ne of the fond memories of my parents as a young boy growing up were tent meetings. I remember them clearly. Pop held a number of
them and I suspect we went to those held by other preachers in the area. Pop has always supported his fellow ministers and brother
Two things stick out in my mind about tent meetings: The sounds and smells. Sounds like the soft swishing noise made by a hundred
hand-held fans stirring the summer heat. You remember those, the ones made with tongue depressors for a handle and funeral home ads on the
paperboard. Mom always fanned my brother and me.
I still hear the sharp
slap of an open hand on a bare arm, sending some mosquito to his early reward.
Popís voice coming over
those old portable PA systems was a little tinny and often accompanied by a slight background ring. Sometimes it wasnít so slight.
My brother and I would sit up on the front where Pop
could watch us. The singing was always good in the sense that food always seems better when eaten outdoors. The Paces all sing and I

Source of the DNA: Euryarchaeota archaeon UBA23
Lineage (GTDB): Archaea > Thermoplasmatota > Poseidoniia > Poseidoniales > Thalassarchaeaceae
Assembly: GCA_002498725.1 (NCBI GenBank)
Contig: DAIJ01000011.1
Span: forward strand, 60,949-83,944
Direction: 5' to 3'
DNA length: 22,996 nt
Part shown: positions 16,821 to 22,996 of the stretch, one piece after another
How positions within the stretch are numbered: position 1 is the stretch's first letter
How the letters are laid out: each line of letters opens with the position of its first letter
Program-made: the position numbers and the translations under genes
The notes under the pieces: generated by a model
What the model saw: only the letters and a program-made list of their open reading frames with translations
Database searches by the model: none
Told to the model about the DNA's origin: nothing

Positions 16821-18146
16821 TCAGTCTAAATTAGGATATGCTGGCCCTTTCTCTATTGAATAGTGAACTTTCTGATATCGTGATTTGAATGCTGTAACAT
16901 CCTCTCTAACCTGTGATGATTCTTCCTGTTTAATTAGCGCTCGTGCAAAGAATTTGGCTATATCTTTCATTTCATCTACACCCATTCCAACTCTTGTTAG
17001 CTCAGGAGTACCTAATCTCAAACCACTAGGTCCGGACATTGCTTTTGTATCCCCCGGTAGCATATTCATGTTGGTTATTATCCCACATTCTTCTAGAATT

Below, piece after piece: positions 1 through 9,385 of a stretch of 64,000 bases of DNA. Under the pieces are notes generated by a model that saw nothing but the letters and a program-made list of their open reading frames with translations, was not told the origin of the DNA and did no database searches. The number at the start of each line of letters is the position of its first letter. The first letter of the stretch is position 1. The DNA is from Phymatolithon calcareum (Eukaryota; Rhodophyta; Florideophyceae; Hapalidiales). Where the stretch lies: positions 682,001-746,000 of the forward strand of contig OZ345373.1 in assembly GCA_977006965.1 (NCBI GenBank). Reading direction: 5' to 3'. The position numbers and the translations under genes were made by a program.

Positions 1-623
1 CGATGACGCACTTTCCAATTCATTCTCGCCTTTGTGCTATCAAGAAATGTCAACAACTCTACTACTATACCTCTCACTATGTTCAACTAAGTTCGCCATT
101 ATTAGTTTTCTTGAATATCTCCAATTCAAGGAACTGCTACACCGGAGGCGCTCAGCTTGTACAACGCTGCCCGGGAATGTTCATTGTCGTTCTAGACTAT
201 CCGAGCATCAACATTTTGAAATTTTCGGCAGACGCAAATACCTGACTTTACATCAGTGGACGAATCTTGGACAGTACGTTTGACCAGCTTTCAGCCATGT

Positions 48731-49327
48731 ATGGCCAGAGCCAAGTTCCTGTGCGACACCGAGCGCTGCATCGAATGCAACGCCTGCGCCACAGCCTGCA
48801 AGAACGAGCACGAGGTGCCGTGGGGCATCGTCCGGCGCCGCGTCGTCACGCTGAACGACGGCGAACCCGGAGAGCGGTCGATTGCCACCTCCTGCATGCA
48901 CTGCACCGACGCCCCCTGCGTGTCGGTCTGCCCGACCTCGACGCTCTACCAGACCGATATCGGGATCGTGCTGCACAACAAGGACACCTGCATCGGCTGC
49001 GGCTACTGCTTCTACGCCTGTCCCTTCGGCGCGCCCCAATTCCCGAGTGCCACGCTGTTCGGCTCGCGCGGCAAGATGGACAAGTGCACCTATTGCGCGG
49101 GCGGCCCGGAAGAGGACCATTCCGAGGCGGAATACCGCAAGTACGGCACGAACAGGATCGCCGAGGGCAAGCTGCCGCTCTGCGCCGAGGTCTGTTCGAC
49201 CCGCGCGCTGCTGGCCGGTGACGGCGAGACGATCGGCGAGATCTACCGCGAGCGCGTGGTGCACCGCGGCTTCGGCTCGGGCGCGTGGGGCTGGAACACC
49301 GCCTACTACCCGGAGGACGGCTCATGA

donít know why, but we all seem to sing a little louder than most others. My Mom sings a real sincere soprano and Iíve always thought she
has a pretty voice. Pop sings his version of the tenor part a little absent mindedly, never too worried about getting all the words or the
tune. I think heís distracted from looking for people in the audience or thinking about his sermon.
Nothing reminds me of Pop
quite like the smell of old canvas and fresh cut lumber. I never pass a lumber mill with aroma of cut pine timber in the air that I donít
remember sitting on those hand-made benches the men would put together for us to use. My feet didnít touch the ground and they were
especially hard and splintery on bare legs fidgeting around waiting for Pop to wrap it up with that magic phrase, ďWonít you come as we stand